Industrial Control Panels
Post-consumer recycling processes are becoming increasingly mechanized and focused into large scale operations at material recovery facilities (MRFs). These systems are a collection of conveyors to move material to be sorted coupled with the machines and manned stations where the sorting is accomplished.
At the simplest, industrial control panels are simply locations where an operator can affect the system. A human sorter might be able to shut down a conveyor in the case of a jam, or manually initiate the compression cycle on a baler.
As the throughput of material recovery facilities increases, industrial control systems add to the efficiency and justify their initial cost. As the phrase implies, with control systems the processes and data about the recycled products are collected and manipulated through one or more locations.
Smaller facilities may have multiple, de-centralized industrial control panels with computer monitoring of individual processes. For example, an optical scanner can separate plastics, and the computer controlling that process might collect information on that particular process. Another computer at the same MRF might control the separation of non-ferrous metals with a pulsed eddy currents. Still another could monitor the weight of recovered products compared to the weight of delivered raw waste.
Industrial control panel systems for MRFs are being developed to perform integrated functions. Such systems are known by the acronym SCADA, for Supervisory Control And Data Acquisition. These panels combine information including video surveillance of processes, control, real-time data collection, safety monitoring and troubleshooting into one computer handled system. Such an integrated system allows for optimization and efficiency of the entire plant.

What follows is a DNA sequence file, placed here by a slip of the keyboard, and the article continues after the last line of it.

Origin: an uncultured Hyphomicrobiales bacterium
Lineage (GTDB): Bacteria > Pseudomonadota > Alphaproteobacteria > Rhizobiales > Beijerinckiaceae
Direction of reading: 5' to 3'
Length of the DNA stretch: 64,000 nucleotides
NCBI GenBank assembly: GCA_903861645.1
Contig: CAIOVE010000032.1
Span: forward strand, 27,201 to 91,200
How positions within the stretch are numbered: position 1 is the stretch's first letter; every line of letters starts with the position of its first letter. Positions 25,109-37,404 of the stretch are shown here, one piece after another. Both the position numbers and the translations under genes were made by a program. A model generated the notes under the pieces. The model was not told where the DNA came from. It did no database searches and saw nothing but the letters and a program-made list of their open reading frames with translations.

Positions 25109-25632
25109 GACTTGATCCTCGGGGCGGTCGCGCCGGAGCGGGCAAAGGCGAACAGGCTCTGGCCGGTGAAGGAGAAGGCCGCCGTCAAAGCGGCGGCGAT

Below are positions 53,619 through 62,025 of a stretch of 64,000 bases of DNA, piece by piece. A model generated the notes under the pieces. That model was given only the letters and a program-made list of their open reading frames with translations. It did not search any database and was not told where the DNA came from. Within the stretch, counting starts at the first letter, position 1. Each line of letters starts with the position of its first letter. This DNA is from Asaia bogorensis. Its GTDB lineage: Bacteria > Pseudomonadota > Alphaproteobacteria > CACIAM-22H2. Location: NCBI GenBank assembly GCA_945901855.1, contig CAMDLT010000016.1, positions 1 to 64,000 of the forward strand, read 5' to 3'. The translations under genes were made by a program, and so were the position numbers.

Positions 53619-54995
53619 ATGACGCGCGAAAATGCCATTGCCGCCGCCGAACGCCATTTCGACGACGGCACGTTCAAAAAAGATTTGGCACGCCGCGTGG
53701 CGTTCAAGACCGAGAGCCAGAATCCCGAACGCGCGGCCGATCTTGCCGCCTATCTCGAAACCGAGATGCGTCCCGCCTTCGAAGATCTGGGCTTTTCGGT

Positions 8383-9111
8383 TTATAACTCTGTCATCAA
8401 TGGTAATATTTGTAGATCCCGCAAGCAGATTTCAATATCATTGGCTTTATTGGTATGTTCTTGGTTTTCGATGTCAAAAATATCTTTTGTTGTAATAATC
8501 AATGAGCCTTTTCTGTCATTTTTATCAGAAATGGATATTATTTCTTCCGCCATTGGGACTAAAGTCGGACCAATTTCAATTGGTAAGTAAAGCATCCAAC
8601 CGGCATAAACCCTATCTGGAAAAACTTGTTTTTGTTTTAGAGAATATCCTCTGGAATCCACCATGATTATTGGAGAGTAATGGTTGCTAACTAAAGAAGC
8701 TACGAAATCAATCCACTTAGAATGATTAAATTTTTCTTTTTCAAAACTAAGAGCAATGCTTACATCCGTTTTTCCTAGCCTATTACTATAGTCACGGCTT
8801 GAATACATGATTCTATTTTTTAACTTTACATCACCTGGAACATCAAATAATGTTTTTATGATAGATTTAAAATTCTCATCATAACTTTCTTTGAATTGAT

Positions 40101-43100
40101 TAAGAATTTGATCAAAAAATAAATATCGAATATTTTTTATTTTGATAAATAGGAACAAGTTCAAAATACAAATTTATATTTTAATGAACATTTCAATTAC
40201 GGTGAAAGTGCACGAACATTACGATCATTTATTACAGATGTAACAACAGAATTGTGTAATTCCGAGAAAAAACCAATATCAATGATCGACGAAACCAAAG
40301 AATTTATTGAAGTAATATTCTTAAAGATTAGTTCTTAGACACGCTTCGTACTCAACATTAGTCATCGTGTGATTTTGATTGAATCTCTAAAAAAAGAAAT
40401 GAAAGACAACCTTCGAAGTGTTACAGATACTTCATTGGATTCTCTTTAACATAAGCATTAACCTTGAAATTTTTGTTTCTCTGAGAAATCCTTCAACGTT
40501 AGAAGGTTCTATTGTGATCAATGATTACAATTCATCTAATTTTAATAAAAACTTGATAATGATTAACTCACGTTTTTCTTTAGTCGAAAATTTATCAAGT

Control systems use linear feedback systems, including sensors, control loops, control algorithms and actuators. For example, if mixed waste is being used to fuel a furnace, the removal of non-combustibles prior to burning improves energy recovery and decreases wear and tear on equipment. Senors and feedback can alert operators if the percentage of non-combustibles exceeds an acceptable percentage.
Government subsidies for recycling operations have largely disappeared. Recovered materials, such as baled paper or plastics are sold as commodities. This means their price is not fixed but depends upon the market. Thus, even a small change in efficiency can affect whether a recycling program is cost-effective, and able to continue operation.
An integrated industrial control system can allow operators to tune the system to its most effective operation. Economic sustainability will determine the ultimate success of post-consumer recycling programs.